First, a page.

Linguistic Quizzes Part 4! Working with Scripts from Around the World

Click the image to take the quiz!

It’s time for the final quiz in our four week series! – If you missed out on the first three quizzes, they’re still available. Try them all and discover a world of language! Then, share them with your friends!

In this week’s quiz, you’ll do an activity that demonstrates how the association of symbols with specific sounds is arbitrary and socially defined, and you’ll experience a little of what it feels like to read in a new script, if you haven’t before.

Linguists, literacy technicians and specialists sometimes partner with language communities to assist in deciding on a script and to develop a writing system (orthography), or to revise an existing system. There are many factors that must be considered, which broadly fall into two categories: acceptability and usability.

As the visible embodiment of communication, the written form touches on identity issues. Acceptability has to do with making sure the script and writing system looks the way people want it to, and that it’s acceptable to all stakeholders. Do people want it to resemble the national language, or do they want it to appear distinct from surrounding languages or dialects? In addition, the government often has language policies which must be followed.

Usability has to do with ensuring that the writing system reproduces the language in a way that makes sense to native speakers. For example, did you know that the ‘p’ in English is pronounced differently when it’s the first letter in a word (aspirated vs. non-aspirated)? Since this difference doesn’t signal a change of meaning (in linguistic terms, it’s “non-contrastive”), English only uses one symbol for ‘p.’ However, there are languages which do distinguish between aspirated [pʰ] and non-aspirated [p].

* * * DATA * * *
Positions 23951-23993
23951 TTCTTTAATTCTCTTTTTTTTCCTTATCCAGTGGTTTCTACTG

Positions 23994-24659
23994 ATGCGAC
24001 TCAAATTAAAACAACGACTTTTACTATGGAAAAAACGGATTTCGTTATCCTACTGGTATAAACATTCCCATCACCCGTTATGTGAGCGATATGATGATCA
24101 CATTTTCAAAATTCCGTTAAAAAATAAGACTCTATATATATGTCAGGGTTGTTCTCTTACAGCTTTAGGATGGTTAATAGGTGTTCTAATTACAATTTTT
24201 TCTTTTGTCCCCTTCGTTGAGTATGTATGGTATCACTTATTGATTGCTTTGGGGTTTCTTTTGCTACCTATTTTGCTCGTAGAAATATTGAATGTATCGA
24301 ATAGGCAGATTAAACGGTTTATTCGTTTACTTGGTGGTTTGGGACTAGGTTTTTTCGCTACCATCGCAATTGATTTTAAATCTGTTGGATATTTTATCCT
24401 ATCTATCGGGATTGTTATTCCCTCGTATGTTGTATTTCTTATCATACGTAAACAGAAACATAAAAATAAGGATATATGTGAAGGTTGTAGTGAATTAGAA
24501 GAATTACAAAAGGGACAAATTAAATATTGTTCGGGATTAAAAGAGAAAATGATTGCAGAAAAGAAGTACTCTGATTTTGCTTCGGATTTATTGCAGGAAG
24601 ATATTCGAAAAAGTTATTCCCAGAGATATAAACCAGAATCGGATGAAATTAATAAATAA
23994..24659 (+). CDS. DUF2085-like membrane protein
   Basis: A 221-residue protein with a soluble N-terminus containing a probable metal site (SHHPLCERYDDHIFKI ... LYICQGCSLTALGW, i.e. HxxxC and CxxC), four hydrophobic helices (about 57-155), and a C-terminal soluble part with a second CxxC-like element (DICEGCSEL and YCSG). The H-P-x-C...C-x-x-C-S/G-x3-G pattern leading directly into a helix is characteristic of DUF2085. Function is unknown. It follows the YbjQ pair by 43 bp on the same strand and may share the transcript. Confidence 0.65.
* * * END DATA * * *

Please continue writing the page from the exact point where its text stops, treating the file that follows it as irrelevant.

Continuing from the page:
Generally speaking, it’s best to not have a separate symbol for every sound, but rather to represent those sounds that are meaningful to native speakers. There are many other factors to consider as well, such as whether the script will be compatible with modern printing and technology.

In the second part of the quiz, you’ll compare real versus rhetorical questions. Some languages, such as English, frequently use rhetorical questions to serve a number of communicative functions; other languages, such as the Paama language of Vanuatu, rarely use rhetorical questions. When translating between such languages, translators need to identify the underlying function of each rhetorical question, and translate it into a familiar form in the receptor language.

If you are intrigued by different scripts and enjoy finding solutions to linguistic and communicative challenges, you might want to pursue training to become a Literacy Technician or Specialist, or a Bible Translator. CanIL offers short-term training options starting in the Summer session. Many students come for the Summer to explore their options, then continue on to complete a Training Track or enroll in a degree program.